Because the government's financial interest in this case is temporary and subject to repayment, it cannot be considered in the same light as other cases involving federal grants. See Public Citizens Health, 668 F.2d 537; Washington Research Project, Inc. v. HEW, 164 U.S.App.D.C. 169, 504 F.2d 238 (1974), cert. denied, 421 U.S. 963, 95 S. Ct. 1951, 44 L. Ed. 2d 450 (1975). Even if the government's funding of Conrail were in the form of federal grants, however, this still would not render Conrail an agency under the FOIA absent "extensive, detailed, and virtually day-to-day supervision" by the government. Forsham v. Harris, 445 U.S. at 180, 100 S. Ct. at 984; Public Citizens Health, 668 F.2d at 544.

The detailed auditing and reporting requirements, and restrictions on certain corporate activities that plaintiff cites as examples of federal control of Conrail's operations do not constitute "extensive, detailed, and virtually day to day supervision."[5] Rather, they are a means for the government to protect its investment and its interest in seeing that Conrail becomes self sustaining, and are not unlike auditing requirements and restrictions imposed by major private lenders. These requirements can be analogized to the pervasive procedural requirements and controls imposed on a medical foundation in Public Citizens Health Research Group, where the court ruled that such requirements did not subject the foundation to the FOIA because they were only those controls necessary to assure that the foundation properly utilized government funds, and therefore did not constitute detailed day to day government supervision. 668 F.2d at 544. The same reasoning applies in this case as well, and leads to the conclusion that the government imposed auditing requirements and restrictions on a limited number of Conrail's corporate activities are not sufficient to constitute the type of federal control necessary to subject an entity to the FOIA.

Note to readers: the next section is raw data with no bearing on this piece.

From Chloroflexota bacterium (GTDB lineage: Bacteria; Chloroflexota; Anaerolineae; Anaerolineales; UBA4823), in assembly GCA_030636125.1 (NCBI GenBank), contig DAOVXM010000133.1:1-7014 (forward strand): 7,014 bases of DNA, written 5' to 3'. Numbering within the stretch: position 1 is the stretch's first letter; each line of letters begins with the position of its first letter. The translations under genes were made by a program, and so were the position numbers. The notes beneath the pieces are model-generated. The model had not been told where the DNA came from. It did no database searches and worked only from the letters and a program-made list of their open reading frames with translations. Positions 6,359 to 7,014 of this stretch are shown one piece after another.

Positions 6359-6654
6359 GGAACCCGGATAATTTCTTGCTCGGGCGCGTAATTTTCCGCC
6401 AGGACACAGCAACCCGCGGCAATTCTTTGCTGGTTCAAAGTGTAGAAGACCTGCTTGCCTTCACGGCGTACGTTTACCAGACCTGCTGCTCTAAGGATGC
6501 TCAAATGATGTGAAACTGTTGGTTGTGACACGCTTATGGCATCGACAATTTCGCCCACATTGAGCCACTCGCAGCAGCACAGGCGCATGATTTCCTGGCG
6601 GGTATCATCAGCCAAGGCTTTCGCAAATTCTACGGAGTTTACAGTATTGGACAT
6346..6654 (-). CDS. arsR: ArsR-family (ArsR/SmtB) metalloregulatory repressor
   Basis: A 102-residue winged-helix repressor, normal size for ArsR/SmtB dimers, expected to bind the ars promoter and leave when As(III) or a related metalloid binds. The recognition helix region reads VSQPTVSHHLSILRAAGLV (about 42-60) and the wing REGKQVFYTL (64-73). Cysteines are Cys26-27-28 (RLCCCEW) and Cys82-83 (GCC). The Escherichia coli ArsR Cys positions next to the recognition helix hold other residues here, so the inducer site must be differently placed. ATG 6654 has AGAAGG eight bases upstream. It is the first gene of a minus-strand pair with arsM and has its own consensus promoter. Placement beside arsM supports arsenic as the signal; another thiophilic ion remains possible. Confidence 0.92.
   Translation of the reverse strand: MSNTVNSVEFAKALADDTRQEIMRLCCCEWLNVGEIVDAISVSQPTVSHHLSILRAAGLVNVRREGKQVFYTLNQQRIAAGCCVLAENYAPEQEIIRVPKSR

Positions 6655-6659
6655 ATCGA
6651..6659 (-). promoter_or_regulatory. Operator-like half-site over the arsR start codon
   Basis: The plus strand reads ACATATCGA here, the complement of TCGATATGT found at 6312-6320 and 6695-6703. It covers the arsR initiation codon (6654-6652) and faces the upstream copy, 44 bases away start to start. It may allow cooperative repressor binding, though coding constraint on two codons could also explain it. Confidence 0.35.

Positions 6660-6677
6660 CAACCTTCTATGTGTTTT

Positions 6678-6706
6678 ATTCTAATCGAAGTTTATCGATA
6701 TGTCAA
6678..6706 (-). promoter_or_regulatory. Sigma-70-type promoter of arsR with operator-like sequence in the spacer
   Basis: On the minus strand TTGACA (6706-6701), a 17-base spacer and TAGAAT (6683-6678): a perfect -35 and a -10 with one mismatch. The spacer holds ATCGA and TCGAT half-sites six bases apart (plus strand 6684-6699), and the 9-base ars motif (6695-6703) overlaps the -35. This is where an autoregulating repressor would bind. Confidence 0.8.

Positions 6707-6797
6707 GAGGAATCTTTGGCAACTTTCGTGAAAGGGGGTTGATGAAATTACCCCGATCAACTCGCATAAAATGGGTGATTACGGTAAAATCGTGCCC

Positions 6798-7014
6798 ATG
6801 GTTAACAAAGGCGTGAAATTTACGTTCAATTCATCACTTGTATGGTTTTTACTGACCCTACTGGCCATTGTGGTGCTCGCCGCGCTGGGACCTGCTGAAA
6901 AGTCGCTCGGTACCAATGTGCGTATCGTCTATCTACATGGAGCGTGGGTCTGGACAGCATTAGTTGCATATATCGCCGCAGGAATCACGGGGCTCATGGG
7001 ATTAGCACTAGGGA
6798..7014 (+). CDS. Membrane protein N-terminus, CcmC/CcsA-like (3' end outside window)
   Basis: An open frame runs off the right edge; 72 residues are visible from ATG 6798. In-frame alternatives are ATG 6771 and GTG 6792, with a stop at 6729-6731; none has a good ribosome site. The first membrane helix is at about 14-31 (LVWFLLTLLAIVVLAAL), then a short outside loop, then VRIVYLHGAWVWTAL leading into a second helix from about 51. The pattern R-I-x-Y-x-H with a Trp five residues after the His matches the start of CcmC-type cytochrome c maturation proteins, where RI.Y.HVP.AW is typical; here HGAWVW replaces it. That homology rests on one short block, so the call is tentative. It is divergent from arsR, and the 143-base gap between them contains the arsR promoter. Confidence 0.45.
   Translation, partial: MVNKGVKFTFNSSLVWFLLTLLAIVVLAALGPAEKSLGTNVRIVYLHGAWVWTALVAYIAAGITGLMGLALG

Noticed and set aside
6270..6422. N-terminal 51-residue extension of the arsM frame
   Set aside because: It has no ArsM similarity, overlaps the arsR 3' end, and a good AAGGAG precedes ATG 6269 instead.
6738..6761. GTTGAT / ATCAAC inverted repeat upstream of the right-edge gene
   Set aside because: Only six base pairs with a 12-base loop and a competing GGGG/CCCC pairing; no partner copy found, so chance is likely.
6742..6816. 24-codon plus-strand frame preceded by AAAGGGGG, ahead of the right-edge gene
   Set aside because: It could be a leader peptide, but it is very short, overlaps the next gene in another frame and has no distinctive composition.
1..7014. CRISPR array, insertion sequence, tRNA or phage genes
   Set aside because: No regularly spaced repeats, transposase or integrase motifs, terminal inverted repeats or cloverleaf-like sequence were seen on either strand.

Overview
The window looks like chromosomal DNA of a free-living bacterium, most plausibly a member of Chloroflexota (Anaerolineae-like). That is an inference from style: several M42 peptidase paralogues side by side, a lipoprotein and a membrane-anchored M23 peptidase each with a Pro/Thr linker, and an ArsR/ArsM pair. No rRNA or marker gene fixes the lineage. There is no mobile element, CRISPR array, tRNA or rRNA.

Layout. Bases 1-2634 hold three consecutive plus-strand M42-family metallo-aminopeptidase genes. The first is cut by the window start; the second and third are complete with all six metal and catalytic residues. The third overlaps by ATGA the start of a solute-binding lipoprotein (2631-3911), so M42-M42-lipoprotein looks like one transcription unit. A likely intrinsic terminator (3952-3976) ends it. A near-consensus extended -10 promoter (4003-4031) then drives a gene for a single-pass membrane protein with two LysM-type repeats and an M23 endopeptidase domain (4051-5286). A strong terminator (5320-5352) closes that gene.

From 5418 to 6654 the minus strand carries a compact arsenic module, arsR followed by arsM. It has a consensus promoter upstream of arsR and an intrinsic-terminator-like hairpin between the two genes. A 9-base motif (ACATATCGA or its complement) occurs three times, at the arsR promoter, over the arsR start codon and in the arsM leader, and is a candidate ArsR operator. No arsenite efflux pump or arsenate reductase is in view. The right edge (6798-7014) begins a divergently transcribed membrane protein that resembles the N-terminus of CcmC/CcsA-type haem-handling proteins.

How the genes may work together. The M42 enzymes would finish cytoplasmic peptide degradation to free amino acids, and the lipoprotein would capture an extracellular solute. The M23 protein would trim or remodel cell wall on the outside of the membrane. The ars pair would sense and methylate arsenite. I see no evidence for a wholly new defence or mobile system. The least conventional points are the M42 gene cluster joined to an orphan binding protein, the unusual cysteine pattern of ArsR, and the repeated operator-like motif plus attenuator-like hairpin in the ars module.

In viewing all the relevant factors cumulatively, Conrail cannot be considered a federal agency subject to the FOIA. Not only did Congress clearly state its intention for Conrail not to be considered "an agency or instrumentality of the Federal Government," but Conrail lacks those attributes of agencies that have been considered significant in this analysis.

Accordingly, it is, this 23rd day of February, 1984

ORDERED that defendant's motion to dismiss shall be and hereby is granted and that this cause stands dismissed.


[1] 5 U.S.C. § 552 (1976).

[2] See United States Railway Association (USRA) Annual Reports 1978-79, Amended and Restated Financing Agreement Between USRA and Conrail (May 10, 1979), and 45 U.S.C. § 747.

[3] 45 U.S.C. § 741.

[4] Congress also stated its intention for Amtrak, which is subject to the FOIA, not to be considered a government agency. 45 U.S.C. § 541. However, Congress made a specific exception to this decree when it listed Amtrak as a "Government controlled corporation" under § 552(e). H.R.Rep. No. 876, 93d Cong., 2d Sess. 8 (1974). No such exception was made in Conrail's case, so it must be assumed that the legislative intent evidenced in 45 U.S.C. § 741(b) has not changed.

[5] See supra, note 2.